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The Disability Handbook is the result of a year-long qualitative research completed over the academic year 2020-2021. It was an independent research. 

At the beginning of the winter semester, a questionnaire was shared with Amsterdam University College's students through committees, newsletters, and social media. The only criteria to fill in the questionnaire was to be a student with one or multiple disabilities or chronic conditions.

The questionnaire had three points of focus: 

1. General meaning of disability

How do the respondents define the term "disability"? Do they consider themselves as disabled? 

2. Specifics

To which condition/disability do the respondents relate? How do they define it? 

3. Academic challenges and accommodations

In which situations are the respondents challenged to access their courses' content or complete their examinations? What are the accommodations that work for them when that happens?

The questionnaire ran for two months (October - November 2020), during which research about the general concept of disability was completed.

From December to April, blocks of time (1 or 2 weeks) were allocated to investigate each disability mentioned in the responses, write a general description of it, and synthesize the students' suggestions for specific accommodations.

In May, each section of the Disability Handbook was shared with peer reviewers while the first layout of the website was created. 

From June to September, further revisions based on the peer reviewers' feedback were implemented, and the website was completed.

On October 25, 2021, the first version of the Disability Handbook was published online and shared with the student community and the AUC administration.


1. Through its title, the Disability Handbook, I do not intend to label anyone as disabled or with the term disability. The use of those terms is and should be a personal choice, and relating to any of the mentioned conditions here does not mean one should use them.

2. During my research, I realised that two persons relating to the same disability can have divergent opinions: besides issues generally agreed on in the general population of individuals with disabilities, there are questions the answers to which relate to personal opinions. In this handbook, I have aimed to integrate as much feedback as possible to correctly represent the views of those involved, though I cannot, unfortunately, guarantee a general agreement between all readers.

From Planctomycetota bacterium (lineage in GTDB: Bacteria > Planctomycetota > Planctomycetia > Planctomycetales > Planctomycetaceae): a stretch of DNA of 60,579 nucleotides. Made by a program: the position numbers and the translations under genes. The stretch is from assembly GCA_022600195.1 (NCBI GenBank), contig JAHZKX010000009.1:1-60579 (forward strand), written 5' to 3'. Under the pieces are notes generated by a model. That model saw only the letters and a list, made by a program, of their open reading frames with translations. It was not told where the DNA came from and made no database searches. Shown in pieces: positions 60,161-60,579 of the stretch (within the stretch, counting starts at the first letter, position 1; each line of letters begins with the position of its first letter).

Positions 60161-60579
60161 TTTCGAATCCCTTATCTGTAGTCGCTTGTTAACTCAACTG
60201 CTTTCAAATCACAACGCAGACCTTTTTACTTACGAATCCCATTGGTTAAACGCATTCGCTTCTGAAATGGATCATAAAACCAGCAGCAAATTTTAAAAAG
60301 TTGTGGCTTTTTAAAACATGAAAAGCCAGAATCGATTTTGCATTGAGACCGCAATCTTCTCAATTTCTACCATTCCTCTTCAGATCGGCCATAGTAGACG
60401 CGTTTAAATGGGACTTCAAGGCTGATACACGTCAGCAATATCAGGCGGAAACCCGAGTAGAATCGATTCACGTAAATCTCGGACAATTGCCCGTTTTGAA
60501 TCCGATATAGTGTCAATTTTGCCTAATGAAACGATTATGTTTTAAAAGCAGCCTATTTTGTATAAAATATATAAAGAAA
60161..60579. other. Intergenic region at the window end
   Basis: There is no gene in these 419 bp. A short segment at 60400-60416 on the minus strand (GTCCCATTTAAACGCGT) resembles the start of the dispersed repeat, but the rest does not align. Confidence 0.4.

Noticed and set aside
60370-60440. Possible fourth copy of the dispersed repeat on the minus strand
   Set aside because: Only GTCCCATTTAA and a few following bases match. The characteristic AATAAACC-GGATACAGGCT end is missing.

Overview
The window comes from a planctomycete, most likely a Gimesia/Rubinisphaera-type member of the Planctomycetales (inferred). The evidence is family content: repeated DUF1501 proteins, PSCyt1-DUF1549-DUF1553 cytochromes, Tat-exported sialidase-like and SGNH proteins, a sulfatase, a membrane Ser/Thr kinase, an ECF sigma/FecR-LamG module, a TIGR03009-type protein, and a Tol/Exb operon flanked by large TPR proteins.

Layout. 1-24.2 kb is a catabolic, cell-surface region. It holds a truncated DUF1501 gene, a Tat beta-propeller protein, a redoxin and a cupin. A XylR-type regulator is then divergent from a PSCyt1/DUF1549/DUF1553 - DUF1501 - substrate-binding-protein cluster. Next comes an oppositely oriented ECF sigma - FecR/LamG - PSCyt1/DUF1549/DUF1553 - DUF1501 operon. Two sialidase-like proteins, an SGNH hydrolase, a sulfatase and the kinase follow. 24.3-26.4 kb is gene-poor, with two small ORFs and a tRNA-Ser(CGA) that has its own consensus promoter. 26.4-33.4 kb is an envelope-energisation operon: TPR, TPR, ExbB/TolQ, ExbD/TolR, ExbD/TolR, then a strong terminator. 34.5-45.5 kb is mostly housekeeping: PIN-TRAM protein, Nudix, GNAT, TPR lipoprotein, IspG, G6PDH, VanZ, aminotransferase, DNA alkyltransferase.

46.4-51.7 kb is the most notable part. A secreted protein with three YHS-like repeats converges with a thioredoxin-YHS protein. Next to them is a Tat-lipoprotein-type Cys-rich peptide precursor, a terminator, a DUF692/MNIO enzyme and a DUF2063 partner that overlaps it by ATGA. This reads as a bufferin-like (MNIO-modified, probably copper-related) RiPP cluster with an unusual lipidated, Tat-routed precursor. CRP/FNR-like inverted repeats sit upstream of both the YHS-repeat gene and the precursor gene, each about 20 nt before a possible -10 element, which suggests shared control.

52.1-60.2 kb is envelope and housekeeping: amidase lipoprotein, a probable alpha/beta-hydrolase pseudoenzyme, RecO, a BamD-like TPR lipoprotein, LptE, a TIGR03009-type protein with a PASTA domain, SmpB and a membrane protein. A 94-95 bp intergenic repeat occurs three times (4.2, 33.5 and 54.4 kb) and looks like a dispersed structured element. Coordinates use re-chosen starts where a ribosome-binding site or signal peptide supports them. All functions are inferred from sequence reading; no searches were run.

3. That some accommodations are suggested here and specified for a specific disability does not form insurance that they will systematically work for those who relate to the associated condition. The best way to accommodate a person with a disability is to communicate with them with understanding, compassion, and respect.


4. I am very aware that the disability spectrum contains so much more than what I could explore in the Disability Handbook. If one’s disability or health condition is not (yet) mentioned here, it does in no case diminish their legitimacy and rights to accommodations and to relate to the disability community. I am more than happy to be in contact with those who feel not or not well enough represented here and work on those issues together. This first edition will be elaborated on, and I hope to make it complete eventually.


Thanks to ...

All AUC students and alumni who took the time to share their experiences with me. Their contributions were all incredibly insightful.

To Thijs Vromen for some of his suggestions for accommodation, some of them were very specific and put as they were in the table of the section on ADD&ADHD, combined with the rest of my results. 

To Mélanie Butterati for their detailed insights on meltdowns and shutdowns. To avoid making their answers unclear or discursive, as well as disregard deserved credits, their answers were integrated in the section on Autism verbatim. 

All peer reviewers, Rein Bernard, Upeka Eriksen, Joost Krijnen, Meindert Peters, Dasha Protsenko, and Tim Holthuijsen.

The members of the AUC Diversity Commission, the AUC DLG and the AUC Diversity Working Group for helping me reach out to the relevant members of our communities.

My Community Project supervisor, Aino Kekkonen, who trusted me enough to give me complete freedom in the creation of the DH.

My parents, for providing me with the fundings required to keep this site up and running, and for their never-ending support through the good and the bad times.

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